Sharad Yadav says the opposition will support a candidate who believes in the Constitution.
Sharad Yadav, the senior Janata Dal leader who was seen as belonging on the Congress shortlist for Presidential election, has indicated that there can be consensus if the BJP proposes a candidate who is guided by the Constitution.
"If they (the BJP) propose a name who believes in the Constitution, who understands it and believe in its propriety, then there can be a consensus. We will talk," the Rajya Sabha member was quoted as saying to news agency Press Trust of India.
Asked to elaborate, he spoke of "love jihad" and "ghar wapsi" (re-conversion of converted Muslims to Hinduism), two issues, which, he said, was against the Constitution.
"In their three years of rule they have done things outside the Constitution, like 'love jihad'. Where is it written in the Constitution?" Mr Yadav was quoted as saying by PTI. The Constitution, he said, allows adults to marry people of their choice irrespective of caste and religion. "They have attacked this concept. They do nothing to remove caste barriers but practise 'ghar wapsi'. Opposition parties will support a candidate who believes in the Constitution," he was quoted as saying.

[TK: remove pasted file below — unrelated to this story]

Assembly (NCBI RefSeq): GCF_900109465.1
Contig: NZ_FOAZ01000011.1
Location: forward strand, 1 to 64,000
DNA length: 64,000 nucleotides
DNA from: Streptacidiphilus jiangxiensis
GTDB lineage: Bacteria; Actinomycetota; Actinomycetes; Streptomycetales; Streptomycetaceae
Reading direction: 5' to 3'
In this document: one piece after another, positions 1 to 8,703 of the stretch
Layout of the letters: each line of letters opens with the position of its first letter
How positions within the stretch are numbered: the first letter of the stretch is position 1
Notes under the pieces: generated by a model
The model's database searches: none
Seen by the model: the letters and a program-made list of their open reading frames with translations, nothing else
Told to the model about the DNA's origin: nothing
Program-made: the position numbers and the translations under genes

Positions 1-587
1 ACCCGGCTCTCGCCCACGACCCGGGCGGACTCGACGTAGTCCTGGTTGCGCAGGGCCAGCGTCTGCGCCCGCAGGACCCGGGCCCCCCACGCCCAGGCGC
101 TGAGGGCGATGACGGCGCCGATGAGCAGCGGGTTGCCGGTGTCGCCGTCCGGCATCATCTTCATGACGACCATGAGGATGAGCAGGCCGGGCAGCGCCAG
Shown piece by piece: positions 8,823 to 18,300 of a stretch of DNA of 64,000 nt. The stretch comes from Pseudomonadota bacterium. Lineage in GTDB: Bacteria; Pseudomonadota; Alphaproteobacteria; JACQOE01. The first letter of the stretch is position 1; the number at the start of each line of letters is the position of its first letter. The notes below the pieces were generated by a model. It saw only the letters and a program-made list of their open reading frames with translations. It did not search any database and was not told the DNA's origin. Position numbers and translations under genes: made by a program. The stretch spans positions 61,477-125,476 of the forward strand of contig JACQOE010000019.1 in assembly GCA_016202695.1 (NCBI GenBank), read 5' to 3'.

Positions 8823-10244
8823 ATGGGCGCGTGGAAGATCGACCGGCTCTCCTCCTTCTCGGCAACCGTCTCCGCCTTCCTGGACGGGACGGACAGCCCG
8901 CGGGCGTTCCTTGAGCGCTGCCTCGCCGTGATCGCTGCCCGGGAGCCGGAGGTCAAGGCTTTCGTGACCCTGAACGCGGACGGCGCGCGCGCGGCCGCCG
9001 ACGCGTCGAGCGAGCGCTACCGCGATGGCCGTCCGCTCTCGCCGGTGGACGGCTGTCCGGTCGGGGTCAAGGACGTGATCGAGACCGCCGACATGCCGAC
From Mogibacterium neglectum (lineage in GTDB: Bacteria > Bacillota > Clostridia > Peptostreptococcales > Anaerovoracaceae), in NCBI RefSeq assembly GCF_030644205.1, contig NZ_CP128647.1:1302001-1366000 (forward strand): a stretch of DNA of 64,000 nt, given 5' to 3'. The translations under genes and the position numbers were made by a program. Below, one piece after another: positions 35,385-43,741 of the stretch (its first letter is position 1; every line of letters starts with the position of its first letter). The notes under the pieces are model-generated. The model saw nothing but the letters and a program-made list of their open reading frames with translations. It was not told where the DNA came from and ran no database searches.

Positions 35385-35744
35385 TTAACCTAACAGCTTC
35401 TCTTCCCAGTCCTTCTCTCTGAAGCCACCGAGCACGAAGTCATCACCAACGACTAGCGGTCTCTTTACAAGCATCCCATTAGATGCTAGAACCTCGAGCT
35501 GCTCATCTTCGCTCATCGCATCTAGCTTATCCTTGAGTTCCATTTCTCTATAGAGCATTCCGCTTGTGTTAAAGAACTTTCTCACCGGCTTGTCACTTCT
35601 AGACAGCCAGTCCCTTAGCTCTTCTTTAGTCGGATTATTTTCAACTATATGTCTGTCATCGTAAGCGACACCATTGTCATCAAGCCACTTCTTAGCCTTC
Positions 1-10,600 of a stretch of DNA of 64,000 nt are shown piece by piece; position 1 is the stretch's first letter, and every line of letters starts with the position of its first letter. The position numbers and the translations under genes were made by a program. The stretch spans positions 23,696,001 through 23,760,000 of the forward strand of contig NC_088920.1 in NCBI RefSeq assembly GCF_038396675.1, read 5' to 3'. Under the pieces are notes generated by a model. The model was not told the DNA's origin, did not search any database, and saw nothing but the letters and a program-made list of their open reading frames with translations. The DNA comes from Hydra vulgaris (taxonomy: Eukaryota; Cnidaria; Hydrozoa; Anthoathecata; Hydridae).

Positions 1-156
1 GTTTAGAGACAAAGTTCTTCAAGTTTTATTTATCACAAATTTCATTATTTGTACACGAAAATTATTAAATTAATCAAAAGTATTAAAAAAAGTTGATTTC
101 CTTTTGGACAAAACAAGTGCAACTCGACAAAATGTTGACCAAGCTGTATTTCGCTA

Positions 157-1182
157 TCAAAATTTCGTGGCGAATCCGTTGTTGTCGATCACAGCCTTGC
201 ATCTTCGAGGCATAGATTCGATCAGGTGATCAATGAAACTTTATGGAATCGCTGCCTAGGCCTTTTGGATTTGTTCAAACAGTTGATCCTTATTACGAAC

President Pranab Mukherjee's term ends in July and Prime Minister Narendra Modi has not asked him for a second term yet. The government is seen as scouting for a fresh face, even though no name has surfaced from the BJP camp yet.
Though Shiv Sena had proposed the name of Mohan Bhagwat, the chief of the BJP's ideological mentor Rashtriya Swayamsevak Sangh, it had not gained traction. Mr Bhagwat had rejected it and the BJP had remained silent. Recently, party chief Amit Shah said, Even if I have a name on my mind, it has to be discussed within the party first".
In view of the circumstances, the opposition is drawing up its own list. Congress chief Sonia Gandhi has spoken to all key opposition leaders to find an acceptable candidate and a meeting was held in Delhi last month. Mrs Gandhi's lunch last month was attended by leaders of 17 parties -- including the Left, the SP, the BSP, the RJD and the JD (U).